Death is funny. Obviously, not in a hilarous way, but funny in a strange sort of way. Although countless people die everyday, we elect some to receive extraordinary dimensions of praise and wonderment. Its like creating a new breed of divinity. A man angel. People gape, wonder after, exalt and believe an individual’s wayward eccentrics on earth qualify them for a seat at the left hand of God. People are quick to slap lily white angel wings on folks when they die. People talk as if Jesus himself will rush to the pearly gates to personally applaud their hero, well, for his earthly “heroics”. Perhaps there’s something in us that secretly hope that when we die, everyone will proclaim our grand –applause accentuated– entrance into heaven, too.
Despite man’s open sins, secret faults and tragic living, people use death as an opportunity to correct it all regardless of what the Bible says. A man’s talent or notoriety becomes his measure of success rather than the sincerety of his relationship with God. So we applaud success while walking very fast past the mirror which depicts the real image of the man.
Black folk are like that about Martin Luther King, Jr. Since his death his picture was always on the wall next to Jesus and John F. Kennedy. As if all three were in some way, equals. But King was a known adulterer, destroying his temple with constant smoking and even denied the virgin birth, a core tenet of our faith. Yet, men worship him as some sort of man-angel.
Man worship is nothing new. Acts 12 records the tragic end of one man whom people unduly exalted.
Then Herod went from Judea to Caesarea and stayed there a while. 20 He had been quarreling with the people of Tyre and Sidon; they now joined together and sought an audience with him. Having secured the support of Blastus, a trusted personal servant of the king, they asked for peace, because they depended on the king’s country for their food supply.
21 On the appointed day Herod, wearing his royal robes, sat on his throne and delivered a public address to the people. 22 They shouted, “This is the voice of a god, not of a man.” 23 Immediately, because Herod did not give praise to God, an angel of the Lord struck him down, and he was eaten by worms and died.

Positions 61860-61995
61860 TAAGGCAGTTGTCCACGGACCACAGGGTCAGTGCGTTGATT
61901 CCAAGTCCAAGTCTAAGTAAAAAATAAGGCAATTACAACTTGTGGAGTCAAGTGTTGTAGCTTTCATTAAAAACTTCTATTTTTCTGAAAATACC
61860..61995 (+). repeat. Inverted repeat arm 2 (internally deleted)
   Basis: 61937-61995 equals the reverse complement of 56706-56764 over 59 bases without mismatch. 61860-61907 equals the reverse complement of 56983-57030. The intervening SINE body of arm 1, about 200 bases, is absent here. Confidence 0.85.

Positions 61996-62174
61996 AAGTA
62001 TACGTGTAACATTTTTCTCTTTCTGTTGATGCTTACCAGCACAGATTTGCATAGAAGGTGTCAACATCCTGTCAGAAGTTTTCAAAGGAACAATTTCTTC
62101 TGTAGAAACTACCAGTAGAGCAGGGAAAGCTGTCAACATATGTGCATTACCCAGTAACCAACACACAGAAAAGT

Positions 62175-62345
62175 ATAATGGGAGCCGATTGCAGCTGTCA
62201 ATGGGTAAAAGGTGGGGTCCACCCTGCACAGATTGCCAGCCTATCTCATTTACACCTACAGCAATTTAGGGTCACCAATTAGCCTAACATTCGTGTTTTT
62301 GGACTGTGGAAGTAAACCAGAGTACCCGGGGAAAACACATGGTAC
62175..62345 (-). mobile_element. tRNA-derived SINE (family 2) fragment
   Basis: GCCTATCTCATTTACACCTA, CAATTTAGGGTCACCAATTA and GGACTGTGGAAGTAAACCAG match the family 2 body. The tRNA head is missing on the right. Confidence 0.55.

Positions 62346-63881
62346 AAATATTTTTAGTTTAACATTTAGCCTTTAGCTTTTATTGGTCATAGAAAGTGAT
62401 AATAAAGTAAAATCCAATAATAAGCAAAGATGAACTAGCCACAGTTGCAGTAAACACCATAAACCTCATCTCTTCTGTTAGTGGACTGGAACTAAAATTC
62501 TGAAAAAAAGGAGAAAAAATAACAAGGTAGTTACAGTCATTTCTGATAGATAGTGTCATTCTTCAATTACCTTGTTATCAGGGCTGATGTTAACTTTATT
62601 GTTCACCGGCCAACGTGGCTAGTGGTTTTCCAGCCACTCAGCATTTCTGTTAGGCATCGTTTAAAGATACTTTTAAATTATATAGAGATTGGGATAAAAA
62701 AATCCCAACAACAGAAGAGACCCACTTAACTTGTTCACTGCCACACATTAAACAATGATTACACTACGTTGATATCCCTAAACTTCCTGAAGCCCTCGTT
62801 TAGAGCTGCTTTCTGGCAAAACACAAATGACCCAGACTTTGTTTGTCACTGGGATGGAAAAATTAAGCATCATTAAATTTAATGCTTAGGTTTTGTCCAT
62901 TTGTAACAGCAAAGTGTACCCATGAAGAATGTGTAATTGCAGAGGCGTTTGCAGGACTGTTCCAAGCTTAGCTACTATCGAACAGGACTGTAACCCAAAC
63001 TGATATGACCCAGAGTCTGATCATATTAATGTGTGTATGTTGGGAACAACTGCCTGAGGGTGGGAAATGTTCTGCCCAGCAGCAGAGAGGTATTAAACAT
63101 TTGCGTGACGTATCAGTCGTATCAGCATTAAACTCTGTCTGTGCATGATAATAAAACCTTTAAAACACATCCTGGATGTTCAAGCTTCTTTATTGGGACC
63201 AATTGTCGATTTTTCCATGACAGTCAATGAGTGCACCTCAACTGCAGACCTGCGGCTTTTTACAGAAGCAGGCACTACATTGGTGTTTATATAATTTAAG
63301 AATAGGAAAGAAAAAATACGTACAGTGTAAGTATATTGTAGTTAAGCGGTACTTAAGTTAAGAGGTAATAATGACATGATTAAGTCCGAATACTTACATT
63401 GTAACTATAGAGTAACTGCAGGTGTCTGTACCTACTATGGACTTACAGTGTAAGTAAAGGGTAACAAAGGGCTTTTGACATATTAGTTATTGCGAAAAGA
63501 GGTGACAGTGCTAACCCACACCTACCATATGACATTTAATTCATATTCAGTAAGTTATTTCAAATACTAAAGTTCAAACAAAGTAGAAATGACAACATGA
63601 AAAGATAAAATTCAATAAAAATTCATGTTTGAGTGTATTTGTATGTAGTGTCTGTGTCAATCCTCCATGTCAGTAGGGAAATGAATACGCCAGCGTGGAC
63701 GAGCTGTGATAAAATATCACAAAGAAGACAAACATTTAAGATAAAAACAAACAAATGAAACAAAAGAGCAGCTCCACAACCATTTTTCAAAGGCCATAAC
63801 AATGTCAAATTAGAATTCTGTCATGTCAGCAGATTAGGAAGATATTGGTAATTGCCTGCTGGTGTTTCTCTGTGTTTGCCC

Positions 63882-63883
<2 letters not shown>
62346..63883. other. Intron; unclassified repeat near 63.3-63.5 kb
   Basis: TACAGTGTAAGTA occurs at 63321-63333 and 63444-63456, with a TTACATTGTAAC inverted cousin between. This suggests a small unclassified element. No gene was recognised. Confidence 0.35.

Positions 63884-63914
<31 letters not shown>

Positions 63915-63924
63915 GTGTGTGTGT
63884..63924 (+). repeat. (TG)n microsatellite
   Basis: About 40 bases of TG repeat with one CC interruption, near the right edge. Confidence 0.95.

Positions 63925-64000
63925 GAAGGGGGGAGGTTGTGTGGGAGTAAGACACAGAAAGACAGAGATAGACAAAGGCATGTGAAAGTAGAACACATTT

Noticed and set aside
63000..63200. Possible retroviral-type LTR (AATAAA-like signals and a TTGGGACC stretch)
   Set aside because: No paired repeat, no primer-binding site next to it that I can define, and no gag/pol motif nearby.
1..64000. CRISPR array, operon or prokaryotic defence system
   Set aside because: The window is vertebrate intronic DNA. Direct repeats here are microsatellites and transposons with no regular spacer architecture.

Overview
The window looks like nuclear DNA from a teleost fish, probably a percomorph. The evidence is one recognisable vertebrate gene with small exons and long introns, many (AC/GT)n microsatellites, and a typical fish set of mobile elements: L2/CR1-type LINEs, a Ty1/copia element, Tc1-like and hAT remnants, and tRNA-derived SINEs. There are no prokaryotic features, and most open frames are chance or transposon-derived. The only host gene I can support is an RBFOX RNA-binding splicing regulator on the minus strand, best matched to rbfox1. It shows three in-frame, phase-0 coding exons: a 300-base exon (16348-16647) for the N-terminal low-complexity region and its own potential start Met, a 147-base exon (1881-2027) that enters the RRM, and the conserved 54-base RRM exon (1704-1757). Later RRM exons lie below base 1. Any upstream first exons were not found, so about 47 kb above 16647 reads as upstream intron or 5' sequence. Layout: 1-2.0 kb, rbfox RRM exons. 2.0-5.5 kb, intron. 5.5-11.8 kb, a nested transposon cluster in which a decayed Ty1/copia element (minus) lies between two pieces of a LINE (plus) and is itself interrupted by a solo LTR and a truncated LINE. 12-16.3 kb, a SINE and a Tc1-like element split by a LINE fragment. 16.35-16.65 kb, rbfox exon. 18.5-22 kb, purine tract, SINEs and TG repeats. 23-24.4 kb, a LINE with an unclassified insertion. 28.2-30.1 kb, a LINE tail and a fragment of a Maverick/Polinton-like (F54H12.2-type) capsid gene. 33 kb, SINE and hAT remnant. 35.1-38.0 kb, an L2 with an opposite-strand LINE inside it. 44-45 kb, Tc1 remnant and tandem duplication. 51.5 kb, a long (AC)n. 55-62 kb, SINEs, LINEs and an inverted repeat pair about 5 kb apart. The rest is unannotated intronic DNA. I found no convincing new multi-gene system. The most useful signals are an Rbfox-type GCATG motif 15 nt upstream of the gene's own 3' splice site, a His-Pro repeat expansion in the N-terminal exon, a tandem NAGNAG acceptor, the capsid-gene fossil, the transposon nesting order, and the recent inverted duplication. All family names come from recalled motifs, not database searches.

Its there, but we have not learned our lesson. From Saul to Herod to Kurt Cobain to Elvis to Micheal Jackson to Tupac to Obama, the world and the church in far too many cases seem to need a man angel –a god-man– to look up to. Literally, people worship them to death. The expectations of living a god-man status can take its toll in private. The near hysteria over Michael Jackson’s death is puzzling. I expect the world to wonder after its own, but the church is just as caught up. Its appointed unto man once to die, then the judgment (Heb 9:27). That’s the standard right? Everyone will die and Jackson was no exception. I’m not sure of the timeline after death, but he is scheduled to face God at some point. Not as the “king of pop” but as Micheal Jackson. There will be no faux royalty in the presence of The King. Jackson was raised a Jehovah’s Witness, dabbled in Islam and allegedly had a “thief on the cross” experience three weeks before his death. But none of that matters, because after death comes judgment. And judgment is solely in the hands of God.
In context, there’s nothing wrong with being inspired by a person’s good works/deeds, but honestly they are still human and are no better than the homeless man laying under the 75/85 connector bridge in downtown Atlanta.
I always find it intriguing and offensive that some Christians would jump at spreading information about a man made idol but won’t tell people about Christ (or their sins) because they’re afraid of offending someone or being fired from their jobs. Some openly profess their devotion to a “star” but are in the closet about Christ. Puzzling.
Whosoever therefore shall confess me before men, him will I confess also before my Father which is in heaven. But whosoever shall deny me before men, him will I also deny before my Father which is in heaven. Mt 10:32,33
We lift people up, iconize and idolize them. But God pulls them down, exposing their humanity, frailties and sins to show us that only HE is worthy to be praised. But the world doesn’t get it. Soon, they’ll find another man to make an angel out of and the cycle will continue.
In conclusion, what is important? Jesus is the only true Savior, every man needs him and indeed without him, they will perish in their sins. That should be the church’s message to all the living, especially those who fancy themselves to be gods walking among mortal men.
Another excellent commentary worth reading —and implementing– is “The Gray Matter of African Americans by A Man from Issachar.